Hollywood, Health & Society (HHS)

HHS, a project of USC’s Annenberg Norman Lear Center, had a terrific panel yesterday with Jennifer Cecil, Carol Barbee, Michael Nash, Dr. Zoanne Clack, Max Burnett, and Karen Tenkhoff.  HHS sponsored a study tour to tour poor areas in Mumbai, India and South Africa for several Hollywood writer/producers.

The idea is that trips like these and panel discussions will raise awareness among writers and content creators about health issues and climate change.

Wonderful stuff.

I still left the panel with mixed feelings.

I.

I obviously can’t speak to HHS’s recruiting efforts but wasn’t surprised to see the panel dominated by women.  Several panelists were connected to shows executive produced by African American Shondra Rimes.  Women and people of color, often already sensitive or drawn to these issues to some degree, getting more sensitive. I wonder what would have happened if  a few of the guys — and I do mean guys — who deal in big budget action adventure, sex  and violence had gone on the trip instead.

II.

Consciousness raising doesn’t take. It can’t be grandfathered in.  It has to be repeated.

Even then, the pace of changing hearts and minds is painfully slow and fitful.

When a panelist mentioned that she was surprised to see happiness in the slums, I immediately thought of Nikki Giovanni’s poem Nikki-Rosa.

Nikki-Rosa

childhood rememberances are always a drag
if you're Black
you always remember things like living in Woodlawn
with no inside toilet
and if you become famous or something
they never talk about how happy you were to have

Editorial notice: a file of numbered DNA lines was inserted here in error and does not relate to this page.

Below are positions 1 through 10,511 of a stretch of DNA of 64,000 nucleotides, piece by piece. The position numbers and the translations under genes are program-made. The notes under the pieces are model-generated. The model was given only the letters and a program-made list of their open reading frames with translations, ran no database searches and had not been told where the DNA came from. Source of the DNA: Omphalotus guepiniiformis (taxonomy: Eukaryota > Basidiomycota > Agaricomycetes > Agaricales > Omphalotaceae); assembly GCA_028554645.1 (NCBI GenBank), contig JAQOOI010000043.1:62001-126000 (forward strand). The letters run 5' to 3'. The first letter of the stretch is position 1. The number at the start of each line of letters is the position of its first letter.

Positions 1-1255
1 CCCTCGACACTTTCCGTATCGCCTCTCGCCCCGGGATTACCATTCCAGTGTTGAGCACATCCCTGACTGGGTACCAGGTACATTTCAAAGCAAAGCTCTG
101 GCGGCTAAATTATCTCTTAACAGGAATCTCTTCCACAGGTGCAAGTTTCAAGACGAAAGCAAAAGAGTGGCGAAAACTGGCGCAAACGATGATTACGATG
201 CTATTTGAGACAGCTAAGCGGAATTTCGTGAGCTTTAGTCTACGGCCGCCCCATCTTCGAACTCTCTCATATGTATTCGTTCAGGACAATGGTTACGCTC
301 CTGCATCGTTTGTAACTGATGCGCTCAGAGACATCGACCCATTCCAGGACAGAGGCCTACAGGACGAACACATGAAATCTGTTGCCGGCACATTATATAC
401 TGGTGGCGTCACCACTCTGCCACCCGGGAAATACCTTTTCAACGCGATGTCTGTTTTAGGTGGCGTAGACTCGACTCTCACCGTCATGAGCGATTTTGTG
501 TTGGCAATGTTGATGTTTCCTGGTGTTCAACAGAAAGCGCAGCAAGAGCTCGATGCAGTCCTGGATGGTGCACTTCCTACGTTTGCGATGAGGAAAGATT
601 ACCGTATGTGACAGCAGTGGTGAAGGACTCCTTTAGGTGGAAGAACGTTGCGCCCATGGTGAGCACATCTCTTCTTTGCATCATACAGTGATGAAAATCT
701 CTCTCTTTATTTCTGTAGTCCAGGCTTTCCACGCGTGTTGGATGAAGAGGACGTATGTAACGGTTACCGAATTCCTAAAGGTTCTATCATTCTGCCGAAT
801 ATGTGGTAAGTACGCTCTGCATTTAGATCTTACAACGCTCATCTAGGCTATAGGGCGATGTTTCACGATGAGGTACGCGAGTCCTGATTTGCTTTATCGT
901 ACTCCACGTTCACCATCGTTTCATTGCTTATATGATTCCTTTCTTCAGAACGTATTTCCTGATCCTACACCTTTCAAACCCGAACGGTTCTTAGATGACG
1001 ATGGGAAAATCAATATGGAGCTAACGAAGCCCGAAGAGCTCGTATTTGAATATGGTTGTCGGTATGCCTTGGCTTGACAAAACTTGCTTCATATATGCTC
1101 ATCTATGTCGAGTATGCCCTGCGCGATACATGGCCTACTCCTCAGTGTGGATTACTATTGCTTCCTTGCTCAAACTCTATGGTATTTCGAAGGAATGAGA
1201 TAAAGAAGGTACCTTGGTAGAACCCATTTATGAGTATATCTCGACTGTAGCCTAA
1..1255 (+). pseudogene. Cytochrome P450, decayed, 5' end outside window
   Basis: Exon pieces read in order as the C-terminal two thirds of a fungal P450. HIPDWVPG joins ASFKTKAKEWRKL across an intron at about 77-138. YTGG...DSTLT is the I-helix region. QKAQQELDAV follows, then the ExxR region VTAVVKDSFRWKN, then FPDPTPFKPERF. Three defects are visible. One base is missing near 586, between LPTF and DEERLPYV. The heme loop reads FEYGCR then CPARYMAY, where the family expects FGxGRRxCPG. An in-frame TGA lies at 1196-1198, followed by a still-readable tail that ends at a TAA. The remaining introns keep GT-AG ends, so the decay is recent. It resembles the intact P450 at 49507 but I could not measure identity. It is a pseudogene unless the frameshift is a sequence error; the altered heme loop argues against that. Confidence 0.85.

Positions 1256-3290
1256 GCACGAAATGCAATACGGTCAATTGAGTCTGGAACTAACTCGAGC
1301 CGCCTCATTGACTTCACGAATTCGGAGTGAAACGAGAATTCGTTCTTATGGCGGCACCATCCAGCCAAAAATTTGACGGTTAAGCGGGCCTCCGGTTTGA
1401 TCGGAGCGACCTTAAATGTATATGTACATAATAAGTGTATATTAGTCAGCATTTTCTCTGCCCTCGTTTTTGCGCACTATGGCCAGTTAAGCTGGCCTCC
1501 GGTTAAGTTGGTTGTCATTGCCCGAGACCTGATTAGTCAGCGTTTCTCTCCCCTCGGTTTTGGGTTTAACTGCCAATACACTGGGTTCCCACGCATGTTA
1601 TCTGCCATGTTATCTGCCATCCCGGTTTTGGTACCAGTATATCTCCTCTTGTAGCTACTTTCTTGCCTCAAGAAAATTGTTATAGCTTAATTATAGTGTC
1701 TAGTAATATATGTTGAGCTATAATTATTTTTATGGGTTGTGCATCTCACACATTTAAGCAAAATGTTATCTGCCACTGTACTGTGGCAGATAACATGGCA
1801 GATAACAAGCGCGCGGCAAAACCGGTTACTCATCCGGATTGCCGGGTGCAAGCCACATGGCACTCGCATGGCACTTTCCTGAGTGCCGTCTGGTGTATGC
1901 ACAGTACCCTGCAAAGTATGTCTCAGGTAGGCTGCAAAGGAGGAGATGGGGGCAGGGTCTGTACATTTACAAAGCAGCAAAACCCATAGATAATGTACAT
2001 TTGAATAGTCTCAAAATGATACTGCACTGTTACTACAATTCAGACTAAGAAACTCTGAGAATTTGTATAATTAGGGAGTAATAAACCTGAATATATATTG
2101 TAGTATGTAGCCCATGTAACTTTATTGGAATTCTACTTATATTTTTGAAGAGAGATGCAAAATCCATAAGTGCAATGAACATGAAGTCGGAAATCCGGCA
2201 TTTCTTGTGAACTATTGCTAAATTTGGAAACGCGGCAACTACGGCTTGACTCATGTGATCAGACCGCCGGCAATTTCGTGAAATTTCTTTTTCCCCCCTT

your mother
all to yourself and
how good the water felt when you got your bath
from one of those
big tubs that folk in chicago barbeque in
and somehow when you talk about home
it never gets across how much you
understood their feelings
as the whole family attended meetings about Hollydale
and even though you remember
your biographers never understand
your father's pain as he sells his stock
and another dream goes
And though you're poor it isn't poverty that
concerns you
and though they fought a lot
it isn't your father's drinking that makes any difference
but only that everybody is together and you
and your sister have happy birthdays and very good
Christmasses
and I really hope no white person ever has cause
to write about me
because they never understand
Black love is Black wealth and they'll
probably talk about my hard childhood
and never understand that
all the while I was quite happy

III.

Having worked for the Streisand Foundation for many years and seen organizations like Hollywood Hill and the Creative Coalition come and go, it’s really great to see a Hollywood organization that appears to have diversity as part of its DNA. HHS’s Sentinel Awards recognized children’s programming and a telenovela.

That rocks.

IV.

The reach and influence of media is, in my view, often overstated. However, that doesn’t mean that it’s insignificant. Several members of my family have mental health challenges.  How those health issues and others are treated in the media matters much. It directly impacts public policy debates and the day-to-day treatment of people whom I love.

Amazing work by the effort’s director Sandra de Castro Buffington who is planning local events as well.  I watch HHS with great interest.

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About liftingasweclimb

Mildred Lewis writes and directs for theater, television, film and the web. She's also a full time professor, Christian, activist and troublemaker with a passion to save as much of the world as she can.
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